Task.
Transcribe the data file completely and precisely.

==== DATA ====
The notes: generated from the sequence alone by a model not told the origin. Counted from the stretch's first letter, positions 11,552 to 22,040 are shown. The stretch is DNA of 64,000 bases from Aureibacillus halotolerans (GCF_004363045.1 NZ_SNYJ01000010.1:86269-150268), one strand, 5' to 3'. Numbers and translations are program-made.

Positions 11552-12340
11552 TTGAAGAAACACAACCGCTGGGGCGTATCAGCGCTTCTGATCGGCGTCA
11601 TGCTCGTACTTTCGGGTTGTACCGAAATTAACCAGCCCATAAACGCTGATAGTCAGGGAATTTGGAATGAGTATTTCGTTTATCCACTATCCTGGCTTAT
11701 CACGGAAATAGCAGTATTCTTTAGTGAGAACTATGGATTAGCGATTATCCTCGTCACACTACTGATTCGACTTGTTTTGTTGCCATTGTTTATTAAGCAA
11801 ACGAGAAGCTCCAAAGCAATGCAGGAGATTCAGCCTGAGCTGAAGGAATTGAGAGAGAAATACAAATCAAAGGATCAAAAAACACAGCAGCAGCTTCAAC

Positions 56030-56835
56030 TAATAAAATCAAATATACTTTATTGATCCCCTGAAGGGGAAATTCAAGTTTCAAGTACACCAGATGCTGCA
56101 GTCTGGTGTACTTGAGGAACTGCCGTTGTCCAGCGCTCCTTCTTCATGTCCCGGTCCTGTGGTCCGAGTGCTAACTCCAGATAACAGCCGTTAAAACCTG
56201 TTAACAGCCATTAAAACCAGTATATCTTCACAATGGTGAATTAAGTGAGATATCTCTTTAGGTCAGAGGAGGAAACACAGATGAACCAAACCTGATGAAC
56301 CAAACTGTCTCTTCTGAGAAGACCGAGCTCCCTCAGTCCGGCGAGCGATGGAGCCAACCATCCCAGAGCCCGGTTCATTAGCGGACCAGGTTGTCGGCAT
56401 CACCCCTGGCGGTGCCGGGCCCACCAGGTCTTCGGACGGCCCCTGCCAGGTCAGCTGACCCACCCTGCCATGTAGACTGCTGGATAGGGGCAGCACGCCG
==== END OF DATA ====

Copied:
The notes: generated from the sequence alone by a model not told the origin. Counted from the stretch's first letter, positions 11,552 to 22,040 are shown. The stretch is DNA of 64,000 bases from Aureibacillus halotolerans (GCF_004363045.1 NZ_SNYJ01000010.1:86269-150268), one strand, 5' to 3'. Numbers and translations are program-made.

Positions 11552-12340
11552 TTGAAGAAACACAACCGCTGGGGCGTATCAGCGCTTCTGATCGGCGTCA
11601 TGCTCGTACTTTCGGGTTGTACCGAAATTAACCAGCCCATAAACGCTGATAGTCAGGGAATTTGGAATGAGTATTTCGTTTATCCACTATCCTGGCTTAT
11701 CACGGAAATAGCAGTATTCTTTAGTGAGAACTATGGATTAGCGATTATCCTCGTCACACTACTGATTCGACTTGTTTTGTTGCCATTGTTTATTAAGCAA
11801 ACGAGAAGCTCCAAAGCAATGCAGGAGATTCAGCCTGAGCTGAAGGAATTGAGAGAGAAATACAAATCAAAGGATCAAAAAACACAGCAGCAGCTTCAAC

Positions 56030-56835
56030 TAATAAAATCAAATATACTTTATTGATCCCCTGAAGGGGAAATTCAAGTTTCAAGTACACCAGATGCTGCA
56101 GTCTGGTGTACTTGAGGAACTGCCGTTGTCCAGCGCTCCTTCTTCATGTCCCGGTCCTGTGGTCCGAGTGCTAACTCCAGATAACAGCCGTTAAAACCTG
56201 TTAACAGCCATTAAAACCAGTATATCTTCACAATGGTGAATTAAGTGAGATATCTCTTTAGGTCAGAGGAGGAAACACAGATGAACCAAACCTGATGAAC
56301 CAAACTGTCTCTTCTGAGAAGACCGAGCTCCCTCAGTCCGGCGAGCGATGGAGCCAACCATCCCAGAGCCCGGTTCATTAGCGGACCAGGTTGTCGGCAT
56401 CACCCCTGGCGGTGCCGGGCCCACCAGGTCTTCGGACGGCCCCTGCCAGGTCAGCTGACCCACCCTGCCATGTAGACTGCTGGATAGGGGCAGCACGCCG